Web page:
• The VectorWorks document,Guide to Health Facility-based Distribution of Insecticide-treated Nets, provides more detail on these issues.

[/su_spoiler] [su_spoiler title=’Community-based distribution’ class=’greendiv bluediv’]

  • Logistics for this channel probably links closely to health facilities. It is possible to work outside the health facility network, if necessary, but linking to the health facility network brings opportunities for synergies and efficiencies.
  • To streamline logistics management across the overall ITN distribution strategy, it is important to develop a resupply plan that supports all distribution mechanisms. ITNs do not need to be compartmentalized for different distribution schemes. One stock of ITNs can be held at the health facility and be drawn on, as needed, for various methods of distribution.
  • Health facility–based distribution is probably in place throughout the country, so in areas where community-based distribution is added, the logistics plans should be identical up to the health facility level. If ITNs are not stored at health facilities, additional logistics planning is needed.
  • Key points to plan are where coupon redemption points will be (i.e., where a household member can redeem their coupon for an ITN) and where resupply storage hubs will be.
    • Redemption points may be health facilities that also store ITNs for distribution through ANC and EPI clinics; or, they may be smaller points at the community level, such as volunteer’s houses, if health facilities are insufficient.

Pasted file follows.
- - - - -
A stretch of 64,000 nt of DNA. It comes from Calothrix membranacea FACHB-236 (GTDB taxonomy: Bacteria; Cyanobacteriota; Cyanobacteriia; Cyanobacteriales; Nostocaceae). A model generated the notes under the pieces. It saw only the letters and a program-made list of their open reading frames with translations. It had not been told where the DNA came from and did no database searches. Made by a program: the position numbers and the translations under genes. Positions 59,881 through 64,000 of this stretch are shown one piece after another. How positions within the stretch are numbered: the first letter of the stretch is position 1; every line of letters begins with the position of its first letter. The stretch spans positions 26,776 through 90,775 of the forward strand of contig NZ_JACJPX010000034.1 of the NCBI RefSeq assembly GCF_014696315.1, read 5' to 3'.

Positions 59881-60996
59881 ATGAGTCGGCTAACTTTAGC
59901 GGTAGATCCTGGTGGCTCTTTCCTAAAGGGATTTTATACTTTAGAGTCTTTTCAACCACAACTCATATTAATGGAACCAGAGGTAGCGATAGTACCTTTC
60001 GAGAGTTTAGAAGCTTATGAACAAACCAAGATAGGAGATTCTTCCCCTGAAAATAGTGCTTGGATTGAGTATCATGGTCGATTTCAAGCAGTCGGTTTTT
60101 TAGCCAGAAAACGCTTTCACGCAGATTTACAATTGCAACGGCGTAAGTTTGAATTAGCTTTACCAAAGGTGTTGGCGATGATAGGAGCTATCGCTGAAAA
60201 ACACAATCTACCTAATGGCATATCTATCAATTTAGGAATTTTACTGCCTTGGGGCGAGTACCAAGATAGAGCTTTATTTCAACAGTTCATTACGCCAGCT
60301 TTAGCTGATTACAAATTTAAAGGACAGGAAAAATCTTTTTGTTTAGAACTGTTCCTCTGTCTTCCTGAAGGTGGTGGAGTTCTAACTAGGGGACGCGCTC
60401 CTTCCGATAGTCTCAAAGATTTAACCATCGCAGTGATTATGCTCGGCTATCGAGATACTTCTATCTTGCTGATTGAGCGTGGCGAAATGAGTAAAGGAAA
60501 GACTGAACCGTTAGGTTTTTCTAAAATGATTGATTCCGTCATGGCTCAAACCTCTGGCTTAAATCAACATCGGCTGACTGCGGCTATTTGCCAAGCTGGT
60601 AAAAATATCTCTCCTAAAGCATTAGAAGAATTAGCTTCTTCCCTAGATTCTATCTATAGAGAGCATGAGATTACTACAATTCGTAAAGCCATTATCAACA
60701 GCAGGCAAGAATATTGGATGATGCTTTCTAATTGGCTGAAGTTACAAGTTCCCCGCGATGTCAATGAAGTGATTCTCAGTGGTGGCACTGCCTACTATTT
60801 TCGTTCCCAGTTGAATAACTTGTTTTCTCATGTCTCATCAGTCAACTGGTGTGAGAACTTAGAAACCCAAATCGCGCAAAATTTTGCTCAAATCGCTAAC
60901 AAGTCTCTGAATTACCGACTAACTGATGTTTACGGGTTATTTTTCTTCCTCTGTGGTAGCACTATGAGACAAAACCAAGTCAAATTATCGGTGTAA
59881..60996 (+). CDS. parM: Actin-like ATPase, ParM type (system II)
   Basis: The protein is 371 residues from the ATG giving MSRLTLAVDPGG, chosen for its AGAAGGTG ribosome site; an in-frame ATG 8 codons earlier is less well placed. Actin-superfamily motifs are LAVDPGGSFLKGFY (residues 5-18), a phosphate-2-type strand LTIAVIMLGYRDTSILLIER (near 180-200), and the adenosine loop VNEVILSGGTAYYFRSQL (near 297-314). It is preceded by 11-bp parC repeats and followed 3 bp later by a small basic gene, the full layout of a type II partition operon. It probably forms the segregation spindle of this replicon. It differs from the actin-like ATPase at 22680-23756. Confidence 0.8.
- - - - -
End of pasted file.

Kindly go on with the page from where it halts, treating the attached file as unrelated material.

• Storage hubs should be at health facilities if this network is sufficiently functional. If it is impossible to use health facilities, then look for other storage hubs—in schools, local organizations, or other.
  • Options for distribution to community level redemption points include—
    • Pull: community representatives visit health facilities for stocks.
    • Push: health facility representatives, or local transporters hired by them (e.g., a local person using a bicycle) deliver stock to community distribution points.
  • Most redemption points are unlikely to have sufficient space to store more than a few bales of ITNs. Where redemption points are in a community member’s house, this will be particularly true. Two bales of ITNs may be the average amount held at a redemption point.
  • Setting a solid threshold that indicates the need for restocking is vital to preventing stockouts at the community level. Planners should choose a minimum quantity threshold for resupply (such as 10 ITNs, or the average number distributed in one month) to ensure that enough nets will be available to cover the demand between reorder and delivery. Minimum thresholds (the number of months’ worth of nets to trigger resupply) will depend on the size of the storage space, the catchment area’s population, and accessibility (which affects the frequency of resupply). Similarly, base the setting of maximum stock levels (such as three months) on the consumption rate, storage capacity, and estimated frequency of resupply.